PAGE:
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I was invited to take part in this blog tour as part of a celebration of Luca Veste’s debut novel.  ‘Dead Gone’ is being published by Harper Collins’ Avon in eBook format tomorrow.  It will be out in paperback on the 16th January 2014.

Veste is set to get readers pulses and minds racing with this, his thrilling, intelligent and unpredictable psychological thriller which is set in the streets of his home city, Liverpool.

‘Dead Gone’ is a must read for fans of Stuart MacBride and Mark Billingham.

Below is an extract from this book for those of you just dying to get a taster of it:-

 

PART ONE

Life is pleasant. Death is peaceful. It’s the transition that’s troublesome.

Isaac Asimov

We are taught from an early age to fear death, that unknowable force we are all moving towards, simply by existing. However, this aspect of human life is not one discussed easily amongst those in western society. Death is not an easy topic to discuss openly, without the fear of perhaps upsetting or insulting. This one aspect that binds us all together, touches us all, irrespective of race, gender, or orientation; the one thing we all have in common, yet so often it is considered a ‘dark’ subject. Talking about one’s own mortality is considered morbid and morose.

One truth remains however. We all die. Every single living organism experiences death. Indeed, according to Dr. Sigmund Freud, ‘It is the aim of all life.’ We live to die. Homo sapiens as a species have shown great technological advances over the past few centuries. Yet one thing we have not, and will arguably never achieve, is to create a way of dealing with death in a uniform manner as a population. We grieve differently, we die differently.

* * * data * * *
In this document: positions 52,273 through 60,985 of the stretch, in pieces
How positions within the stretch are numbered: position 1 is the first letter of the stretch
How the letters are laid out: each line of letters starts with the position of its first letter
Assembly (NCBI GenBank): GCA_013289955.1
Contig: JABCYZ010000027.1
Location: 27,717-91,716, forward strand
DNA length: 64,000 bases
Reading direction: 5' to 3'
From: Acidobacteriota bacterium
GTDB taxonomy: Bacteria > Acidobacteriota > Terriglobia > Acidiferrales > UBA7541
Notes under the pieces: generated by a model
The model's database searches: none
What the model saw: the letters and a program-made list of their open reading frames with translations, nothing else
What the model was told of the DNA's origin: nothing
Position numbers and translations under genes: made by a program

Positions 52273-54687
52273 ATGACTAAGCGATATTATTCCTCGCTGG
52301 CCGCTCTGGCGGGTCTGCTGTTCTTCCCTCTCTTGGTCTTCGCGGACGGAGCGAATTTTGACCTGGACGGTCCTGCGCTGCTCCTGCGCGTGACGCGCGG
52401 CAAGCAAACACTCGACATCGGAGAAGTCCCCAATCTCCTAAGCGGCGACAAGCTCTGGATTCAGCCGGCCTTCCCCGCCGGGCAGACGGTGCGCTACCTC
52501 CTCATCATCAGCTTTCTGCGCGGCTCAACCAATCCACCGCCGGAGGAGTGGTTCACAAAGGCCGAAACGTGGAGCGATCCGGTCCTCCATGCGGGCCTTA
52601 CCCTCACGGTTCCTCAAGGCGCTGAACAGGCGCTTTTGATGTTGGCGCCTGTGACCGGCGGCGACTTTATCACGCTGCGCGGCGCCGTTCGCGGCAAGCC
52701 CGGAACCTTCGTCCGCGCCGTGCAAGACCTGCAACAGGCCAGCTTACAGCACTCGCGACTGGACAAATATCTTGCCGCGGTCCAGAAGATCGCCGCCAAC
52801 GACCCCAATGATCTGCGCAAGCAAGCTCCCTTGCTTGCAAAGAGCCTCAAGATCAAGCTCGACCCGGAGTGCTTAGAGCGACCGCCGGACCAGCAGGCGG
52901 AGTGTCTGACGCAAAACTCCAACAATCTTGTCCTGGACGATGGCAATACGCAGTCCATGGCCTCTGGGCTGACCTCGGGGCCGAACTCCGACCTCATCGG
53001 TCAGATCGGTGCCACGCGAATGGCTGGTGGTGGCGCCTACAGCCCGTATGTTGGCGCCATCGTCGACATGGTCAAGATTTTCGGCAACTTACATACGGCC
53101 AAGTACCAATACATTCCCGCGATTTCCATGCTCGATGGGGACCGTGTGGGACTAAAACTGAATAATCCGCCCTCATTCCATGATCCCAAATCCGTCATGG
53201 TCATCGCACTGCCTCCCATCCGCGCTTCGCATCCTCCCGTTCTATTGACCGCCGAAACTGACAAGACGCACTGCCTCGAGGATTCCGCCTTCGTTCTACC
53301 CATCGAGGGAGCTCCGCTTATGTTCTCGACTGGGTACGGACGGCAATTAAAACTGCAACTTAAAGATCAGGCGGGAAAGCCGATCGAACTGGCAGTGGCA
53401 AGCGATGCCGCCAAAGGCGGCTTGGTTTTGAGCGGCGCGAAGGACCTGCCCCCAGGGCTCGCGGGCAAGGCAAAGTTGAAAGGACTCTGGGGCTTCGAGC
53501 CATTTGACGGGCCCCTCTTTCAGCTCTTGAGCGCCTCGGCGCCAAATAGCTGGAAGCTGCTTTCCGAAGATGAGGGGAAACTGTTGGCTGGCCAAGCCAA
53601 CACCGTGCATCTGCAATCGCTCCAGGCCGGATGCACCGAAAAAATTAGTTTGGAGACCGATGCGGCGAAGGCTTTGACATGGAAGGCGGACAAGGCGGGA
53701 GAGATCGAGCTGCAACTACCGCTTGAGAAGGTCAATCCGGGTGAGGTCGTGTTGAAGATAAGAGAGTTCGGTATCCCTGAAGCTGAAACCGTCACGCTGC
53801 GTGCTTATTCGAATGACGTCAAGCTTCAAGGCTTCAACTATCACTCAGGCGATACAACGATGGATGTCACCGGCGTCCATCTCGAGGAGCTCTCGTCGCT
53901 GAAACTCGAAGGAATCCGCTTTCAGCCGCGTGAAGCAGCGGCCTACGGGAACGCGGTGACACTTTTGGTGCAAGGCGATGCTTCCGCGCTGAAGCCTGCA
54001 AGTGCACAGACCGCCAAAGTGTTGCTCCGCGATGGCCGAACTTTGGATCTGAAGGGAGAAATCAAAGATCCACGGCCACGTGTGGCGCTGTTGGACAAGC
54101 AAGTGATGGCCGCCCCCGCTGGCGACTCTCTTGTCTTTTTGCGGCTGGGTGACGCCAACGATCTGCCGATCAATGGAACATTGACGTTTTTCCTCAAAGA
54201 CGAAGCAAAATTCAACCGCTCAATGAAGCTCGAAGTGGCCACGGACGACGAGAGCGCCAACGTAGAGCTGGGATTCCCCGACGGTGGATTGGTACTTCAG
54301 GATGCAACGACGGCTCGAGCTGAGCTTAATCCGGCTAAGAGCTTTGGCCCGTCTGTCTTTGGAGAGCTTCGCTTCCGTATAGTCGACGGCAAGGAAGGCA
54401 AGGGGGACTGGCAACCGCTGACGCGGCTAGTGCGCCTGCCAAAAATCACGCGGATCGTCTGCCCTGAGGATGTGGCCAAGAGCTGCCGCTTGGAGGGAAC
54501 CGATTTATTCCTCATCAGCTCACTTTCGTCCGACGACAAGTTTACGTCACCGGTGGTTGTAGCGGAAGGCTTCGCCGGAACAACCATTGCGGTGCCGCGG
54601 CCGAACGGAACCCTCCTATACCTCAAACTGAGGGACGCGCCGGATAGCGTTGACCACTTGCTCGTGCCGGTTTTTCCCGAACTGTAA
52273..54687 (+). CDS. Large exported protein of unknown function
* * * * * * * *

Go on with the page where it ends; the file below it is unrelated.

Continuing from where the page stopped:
Death touches us all. Should we fear death, try to actively repel it, through attempts to prolong our lives? If technology moved to such a point that death could be avoided, endless life became a possibility, would we ever be able to really live?

Without being able to investigate death and the repercussions for the deceased, is it possible to study death in any meaningful way, without being able to experience it?

Taken from ‘Life, Death, and Grief’, published in Psychological Society Review, 2008, issue 72.

 

Experiment Two

She hadn’t been afraid of the dark.

Not before.

Not before it entered her life without her knowing, enveloping her like a second skin, becoming a part of her.

She hadn’t been claustrophobic, petrified the walls were closing in around her. Crushed to death without knowing they’d even moved. Not scared of things that crawled around her toes. Wasn’t afraid to sit alone in a darkened room and wonder if something was touching her face, or if it was just her imagination.

Nope. She wasn’t scared before.

She was now.

It took time to become afraid of those things, and time was all she had, stretching out in front of her without end.

She blamed herself. Blamed her friends. Blamed him. She shouldn’t be there, and someone was to blame for that.

Had to be.

She’d become a responsible adult. The right thing, supposedly. Gone were the days she’d spent going into town, two, sometimes three times a week. Karaoke on a Friday, pulling on a Saturday ‒ if there were any decent lads out ‒ quiet one on a Sunday. Now she was always the first one to leave, early on in the night, when everyone else was just getting started.

She didn’t like the feeling of being drunk. That loss of control, of sensibility. She’d been hungover so many times. She’d decided it wasn’t what responsible adults did. Her mum had drummed that into her one night, holding back her hair as two bottles of white wine and god knows how many vodka and lemonades decided they wanted out.

She’d rather be at home now, watching TV after a day’s work, especially if it meant he  was sitting close to her. She didn’t even mind that he always had the laptop on, playing that stupid football management game. Just being there with him was enough.

She still enjoyed a drink at the end of a work day, a glass of wine with a meal and the occasional full bottle at the weekend. But the binging had stopped. That was for certain.

When a Cheeky Vimto cocktail had been forced into her hand by one of the girls who told her she’d love it she didn’t say no.  Port and WKD. Who thought of these things? She didn’t care. It tasted bloody great.